Lost & Found

“The fear of loss cannot outweigh the joy of life.” – Lana Linhart

My little hiatus from blogging wasn’t planned. Life, living, the heat, oh God the beloved heat, and the sunshine – they swooped down like a red-tailed hawk and swept me clear away. They say it takes winter to appreciate summer, bad times to make the good times sing, and heartache to know when the heart is full. I can’t argue with they but I do think I detoured into the wild of my own mind this past winter, losing – almost completely – the feeling of sweet joy, of anything at all being effortless.

And of course I threw myself a few punches for taking it all for granted, sometimes having to actually say these words aloud: you have legs and arms and a beating heart, legs, arms, beating heart, legs and arms and a beating heart. It seems silly to even think of this now, sitting on my back porch, bare skin to the sun, sprinklers ticking their way across the infinite acres before me. It’s a dream, heaven here on earth.

This morning I woke before Chris and stumbled out into the sunlight straight from bed. The chickens, all grown now, were chasing bugs and paired up, exploring. The horses and goats came trotting to the fence to greet me and stayed a while, Lucy letting me kiss her on the nose the way she always does. However silly it may seem, I’ve learned that in order to be truly found, you have to get a little lost.

On a morning like today’s, several weeks ago, I was scrolling through Instagram and came across a photo on the Women Who Farm page of a woman and a goat, the text was a story of loss and it nearly brought me to tears, hitting too close to home to this lifestyle. The last sentence was this one: “Because at the end of the day, the fear of loss cannot outweigh the joy of life.” These were the words I needed months ago, as a reminder that joy will always tip the scale, always.

So here we are, 10 days out from summer, I’m about to marry my best friend in less than two weeks, completely lovesick with the sun and heat, horsing around and holding tight to these words from Lana.



A barn of our own, almost complete.


Trip 2, wasted hay.


“Can I get in?” #getinthelift


I think he was always a cowboy.



The love, oh the love.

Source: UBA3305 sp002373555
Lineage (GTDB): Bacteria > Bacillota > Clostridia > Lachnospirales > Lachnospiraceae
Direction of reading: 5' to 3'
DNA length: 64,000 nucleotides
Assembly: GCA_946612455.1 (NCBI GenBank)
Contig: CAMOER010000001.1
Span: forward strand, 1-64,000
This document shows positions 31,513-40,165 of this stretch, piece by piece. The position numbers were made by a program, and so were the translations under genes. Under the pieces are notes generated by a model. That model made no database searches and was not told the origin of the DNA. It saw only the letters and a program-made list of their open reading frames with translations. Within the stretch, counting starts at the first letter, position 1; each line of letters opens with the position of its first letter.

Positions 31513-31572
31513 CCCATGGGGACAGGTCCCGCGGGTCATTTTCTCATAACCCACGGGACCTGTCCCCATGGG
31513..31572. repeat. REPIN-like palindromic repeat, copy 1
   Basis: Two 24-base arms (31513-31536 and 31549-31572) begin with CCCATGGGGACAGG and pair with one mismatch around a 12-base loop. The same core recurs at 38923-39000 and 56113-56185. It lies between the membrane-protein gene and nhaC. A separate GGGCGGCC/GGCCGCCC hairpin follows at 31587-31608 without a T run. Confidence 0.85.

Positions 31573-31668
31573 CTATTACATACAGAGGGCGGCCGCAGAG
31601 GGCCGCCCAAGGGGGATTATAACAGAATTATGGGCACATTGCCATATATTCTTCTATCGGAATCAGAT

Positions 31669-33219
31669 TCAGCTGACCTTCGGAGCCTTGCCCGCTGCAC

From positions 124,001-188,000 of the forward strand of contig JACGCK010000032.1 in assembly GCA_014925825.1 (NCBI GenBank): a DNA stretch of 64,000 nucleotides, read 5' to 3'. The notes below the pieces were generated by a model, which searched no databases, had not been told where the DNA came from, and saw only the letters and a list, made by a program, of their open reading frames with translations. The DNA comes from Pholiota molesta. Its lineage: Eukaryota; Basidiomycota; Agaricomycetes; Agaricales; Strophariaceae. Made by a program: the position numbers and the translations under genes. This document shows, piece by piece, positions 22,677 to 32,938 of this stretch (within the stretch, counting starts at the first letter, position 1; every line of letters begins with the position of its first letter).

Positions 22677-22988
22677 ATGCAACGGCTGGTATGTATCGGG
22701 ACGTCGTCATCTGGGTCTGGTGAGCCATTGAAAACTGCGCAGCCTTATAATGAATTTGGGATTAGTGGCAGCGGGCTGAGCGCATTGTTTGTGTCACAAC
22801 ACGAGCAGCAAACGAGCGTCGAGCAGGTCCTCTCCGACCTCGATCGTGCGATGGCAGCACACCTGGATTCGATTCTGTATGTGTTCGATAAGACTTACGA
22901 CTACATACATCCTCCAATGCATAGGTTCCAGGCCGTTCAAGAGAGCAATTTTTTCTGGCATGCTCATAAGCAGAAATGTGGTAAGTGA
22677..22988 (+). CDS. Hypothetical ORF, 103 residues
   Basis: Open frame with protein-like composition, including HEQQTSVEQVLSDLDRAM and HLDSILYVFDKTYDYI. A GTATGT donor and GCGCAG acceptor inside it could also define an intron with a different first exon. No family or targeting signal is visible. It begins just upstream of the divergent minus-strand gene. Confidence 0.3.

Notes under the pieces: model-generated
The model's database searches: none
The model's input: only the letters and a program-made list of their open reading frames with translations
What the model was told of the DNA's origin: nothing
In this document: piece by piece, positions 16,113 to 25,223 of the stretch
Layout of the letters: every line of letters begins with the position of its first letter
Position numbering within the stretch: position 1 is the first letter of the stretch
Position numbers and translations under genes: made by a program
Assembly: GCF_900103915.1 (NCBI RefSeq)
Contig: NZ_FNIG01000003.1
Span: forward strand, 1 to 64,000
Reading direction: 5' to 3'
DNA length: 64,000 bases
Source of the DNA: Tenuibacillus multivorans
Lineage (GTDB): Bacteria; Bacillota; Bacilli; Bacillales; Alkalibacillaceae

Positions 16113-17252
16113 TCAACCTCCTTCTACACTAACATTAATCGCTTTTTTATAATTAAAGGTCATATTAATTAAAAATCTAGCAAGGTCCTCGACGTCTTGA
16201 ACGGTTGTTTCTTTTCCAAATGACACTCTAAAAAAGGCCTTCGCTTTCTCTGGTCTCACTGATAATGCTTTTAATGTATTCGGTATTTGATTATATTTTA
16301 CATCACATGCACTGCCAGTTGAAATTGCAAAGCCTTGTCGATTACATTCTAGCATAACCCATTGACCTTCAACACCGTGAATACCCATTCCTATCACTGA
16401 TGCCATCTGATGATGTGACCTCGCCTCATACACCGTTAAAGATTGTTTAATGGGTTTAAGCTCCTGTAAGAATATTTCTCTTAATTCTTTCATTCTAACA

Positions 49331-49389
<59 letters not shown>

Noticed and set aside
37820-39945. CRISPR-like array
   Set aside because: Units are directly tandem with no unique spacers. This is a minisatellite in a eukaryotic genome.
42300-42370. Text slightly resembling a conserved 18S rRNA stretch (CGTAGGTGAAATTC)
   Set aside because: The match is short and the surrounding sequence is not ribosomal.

Willoughby, being his usual flirty self.


Future Mr. & Mrs.!


The original “baby”. My sweet Raven.

Home In The Mountains

“I’m a person of the mountains and the open paddocks and the big empty sky, that’s me, and I knew if I spent too long away from all that I’d die; I don’t know what of, I just knew I’d die.” – John Marsden

Today, Monday, it is 75 degrees and the sky is dressed in its best shade of blue. The past three days have been the same, gradually warming and slapping my skin with a nice late spring tan. My friend Julie, who I guided horseback riding adventures with last summer, came down from Kalispell to go to work with me on Friday. We saddled up and rode the hills and all at once I forgot how easy it is to take these days for granted. Riding and writing, riding and writing…

We camped at Sanders County Fairgrounds on Friday night in the pickup right next to my girls, who were lucky to have stalls and not stand tied to the trailer. Saturday morning we hit the trail with 148 other riders and saw every variety of tracks and scat but no glimpse of the wildlife who left them. Getting home, after two blown tires (one overdue and the sun-rot spare) and belly-hurting laughs laughter, was perfection. It was front porch sitting, tennis ball throwing, goat and horses lounging in the sun, lawn mowing perfection.

And just like that, the weekend is over and we’re back in the race to our wedding date next month. It’s all talk of flower vases and cake stands and lengths of table linens. This trail riding trip was meant to be a commencement of sorts to our season of riding but it looks like the next several weekends (and weeknights) are spoken for – sanding and painting a vintage table and windows, pouring concrete for our alleyway in the barn (wedding dance floor), ordering the barn roofing supplies, Chris slaving away on the trusses to finish off the barn, and finding him the perfect tie to wrap up the end of our preparation.

Happy Monday, readers!


Atop a mountain ridge in Plains, MT with Lucy


Looking West from our wedding ceremony spot


Front porch daisies



Looking North, my favorite tree on our property



My head-deep huntress, Timber, finding some moles

Black & Bloom

“You’re the only girl I’ve seen for a long time that actually did look like something blooming.” – F. Scott Fitzgerald

I fell greatly in love with literature in college, near salivating over how words could be strung together in such a way that formed a caricature of yourself right there, written on the page by some stranger that knew you better than you knew yourself. Our secrets, our fleeting thoughts, our happiness. For me, stories are the common thread in the patchwork of people.

Wildflowers make you love in this way. Their tiny, spectacular details are a marvel. Their faces are bright and in bloom and blushing with all the attention. Yesterday, Chris and I took Timber and Derby (our failed-foster black lab – yes, we’re keeping her!) on our first hike of the season in the Bitterroot Mountains. We’ve been riding and hiking the Sapphires (Eastside mountain range) for weeks now because they are typically dryer open hillsides, populated with the ever fragrant sagebrush and sudden flicker of bluebirds. The Bitterroot drainage ditches are the narrow valleys in-between mountains where the runoff has begun, rushing the dense forest with the sound of moving water, the aftereffect of our long, hard winter.